Moving a turtle nest

Relocating sea turtle nests from one site to another is a common conservation practice. The rationale behind this measure is that some nests would be “doomed” if they were left where there were laid.

I already relocated several nests this year and want to share with you the entire process, from locating the egg chamber, to burying the eggs at another site.

When I find a turtle nest that needs to be relocated, the first thing I need to do is to locate the turtle eggs. In order to do this, I use an Egg Chamber Locator, which is basically a stick but scientists often like to give fancy names to common things. I use the ECL to poke at the sand and try to locate a soft spot within the nesting area. This soft spot is the place where the turtle dug her nest, laid her eggs, and subsequently covered it with sand. It is a common misconception that the stick is used to try to poke an egg to find the nest. The pokes are gentle and are only used to assess the compactness of the sand.

Once the egg chamber is located, I cautiously dig down to the eggs. When I find the first egg, I carefully start transferring the eggs to a Mobile Egg Transporter (a bucket). The eggs are transferred one by one and the polarity of each egg is preserved: eggs are carefully transferred so that “North” always faces “North” and “South” always “South”. All the eggs are removed in this manner. Once the egg chamber is emptied, I take the measurements of the nest: depth of the nest, width at the bottom, and width at the top. I finish by covering the eggs with a cloth to keep them in the cool and place some sand from the original nest atop them.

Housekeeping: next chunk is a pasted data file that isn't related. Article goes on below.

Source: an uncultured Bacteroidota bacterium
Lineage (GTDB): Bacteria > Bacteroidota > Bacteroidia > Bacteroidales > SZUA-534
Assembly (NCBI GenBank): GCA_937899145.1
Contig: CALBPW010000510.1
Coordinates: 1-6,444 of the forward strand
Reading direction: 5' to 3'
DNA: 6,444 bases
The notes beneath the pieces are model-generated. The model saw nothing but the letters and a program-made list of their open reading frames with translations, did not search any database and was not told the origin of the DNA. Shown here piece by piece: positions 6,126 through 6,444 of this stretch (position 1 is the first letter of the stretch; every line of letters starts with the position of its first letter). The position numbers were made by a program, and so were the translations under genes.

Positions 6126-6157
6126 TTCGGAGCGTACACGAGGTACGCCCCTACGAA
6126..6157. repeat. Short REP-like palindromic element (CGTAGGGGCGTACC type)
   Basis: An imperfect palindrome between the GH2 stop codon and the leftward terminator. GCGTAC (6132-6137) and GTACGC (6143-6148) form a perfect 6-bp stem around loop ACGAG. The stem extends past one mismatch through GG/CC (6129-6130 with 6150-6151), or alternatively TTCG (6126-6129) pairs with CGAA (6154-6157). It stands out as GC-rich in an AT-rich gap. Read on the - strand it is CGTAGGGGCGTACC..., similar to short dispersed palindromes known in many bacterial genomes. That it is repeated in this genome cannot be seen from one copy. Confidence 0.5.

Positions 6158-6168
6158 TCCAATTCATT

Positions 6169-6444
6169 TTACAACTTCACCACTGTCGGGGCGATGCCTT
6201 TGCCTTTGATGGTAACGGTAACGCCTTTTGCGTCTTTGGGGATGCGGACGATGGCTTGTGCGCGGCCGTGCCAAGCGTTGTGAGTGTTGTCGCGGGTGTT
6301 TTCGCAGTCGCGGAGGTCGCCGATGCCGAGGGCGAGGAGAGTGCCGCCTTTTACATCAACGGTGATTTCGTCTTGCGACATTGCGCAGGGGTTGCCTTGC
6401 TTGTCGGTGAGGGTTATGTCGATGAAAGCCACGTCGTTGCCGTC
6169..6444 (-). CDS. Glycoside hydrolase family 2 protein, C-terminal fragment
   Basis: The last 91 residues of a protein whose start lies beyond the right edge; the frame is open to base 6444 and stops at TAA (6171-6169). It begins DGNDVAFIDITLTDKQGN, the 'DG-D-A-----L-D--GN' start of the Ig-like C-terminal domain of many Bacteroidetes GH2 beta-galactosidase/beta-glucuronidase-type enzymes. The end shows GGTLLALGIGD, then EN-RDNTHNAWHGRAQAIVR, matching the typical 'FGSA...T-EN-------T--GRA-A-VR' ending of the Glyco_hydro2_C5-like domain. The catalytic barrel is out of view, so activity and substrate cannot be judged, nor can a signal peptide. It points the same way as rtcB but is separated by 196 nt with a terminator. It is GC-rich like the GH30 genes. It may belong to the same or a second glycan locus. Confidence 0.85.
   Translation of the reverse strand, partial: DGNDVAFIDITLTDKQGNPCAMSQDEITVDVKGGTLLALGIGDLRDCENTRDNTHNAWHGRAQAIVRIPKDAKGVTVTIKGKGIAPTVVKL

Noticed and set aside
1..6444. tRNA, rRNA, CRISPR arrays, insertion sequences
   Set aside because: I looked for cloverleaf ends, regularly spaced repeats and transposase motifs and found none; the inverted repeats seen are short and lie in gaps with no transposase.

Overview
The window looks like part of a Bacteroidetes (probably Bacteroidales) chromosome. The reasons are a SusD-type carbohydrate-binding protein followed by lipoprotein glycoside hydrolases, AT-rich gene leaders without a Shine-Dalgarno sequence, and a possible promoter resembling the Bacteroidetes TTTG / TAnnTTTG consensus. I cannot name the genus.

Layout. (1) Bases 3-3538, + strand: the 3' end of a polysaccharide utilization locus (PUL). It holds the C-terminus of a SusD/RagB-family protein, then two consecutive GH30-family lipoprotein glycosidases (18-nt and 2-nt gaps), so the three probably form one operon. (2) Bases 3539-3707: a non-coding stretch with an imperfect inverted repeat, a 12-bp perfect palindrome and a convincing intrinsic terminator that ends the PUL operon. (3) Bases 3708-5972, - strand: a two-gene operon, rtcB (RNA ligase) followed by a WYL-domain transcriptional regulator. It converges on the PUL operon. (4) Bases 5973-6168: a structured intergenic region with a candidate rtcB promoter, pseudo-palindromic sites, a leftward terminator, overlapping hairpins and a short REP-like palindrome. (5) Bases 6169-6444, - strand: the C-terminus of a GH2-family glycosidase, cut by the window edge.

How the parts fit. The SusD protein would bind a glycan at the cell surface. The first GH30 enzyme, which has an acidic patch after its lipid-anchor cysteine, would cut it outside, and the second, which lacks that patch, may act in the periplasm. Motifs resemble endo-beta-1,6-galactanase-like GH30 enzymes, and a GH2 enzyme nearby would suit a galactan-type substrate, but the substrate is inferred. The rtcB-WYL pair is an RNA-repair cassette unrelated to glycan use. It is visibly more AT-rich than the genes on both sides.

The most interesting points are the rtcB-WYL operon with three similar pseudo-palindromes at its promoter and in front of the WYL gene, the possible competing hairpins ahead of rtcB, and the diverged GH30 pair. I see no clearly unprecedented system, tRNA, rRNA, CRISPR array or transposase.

The eggs are then moved to another location on the beach or to the hatchery. At the new site, I start by digging a new egg chamber that has the same dimensions as the original nest. I dig a light bulb-shaped hole and carefully measure all the dimensions to ensure all the eggs will fit in the nest! I then place the eggs in the new egg chamber. Again, I ensure that polarity is maintained. All the eggs are placed and then I cover them with sand. First I use the sand that I removed from the original site, then I use the sand from the hole I dug at the new site.

Finally I can place a nest marker where the eggs have been moved. In approximately 60 days I can come back to see that the eggs have hatched and the hatchlings make it safely to the sea!

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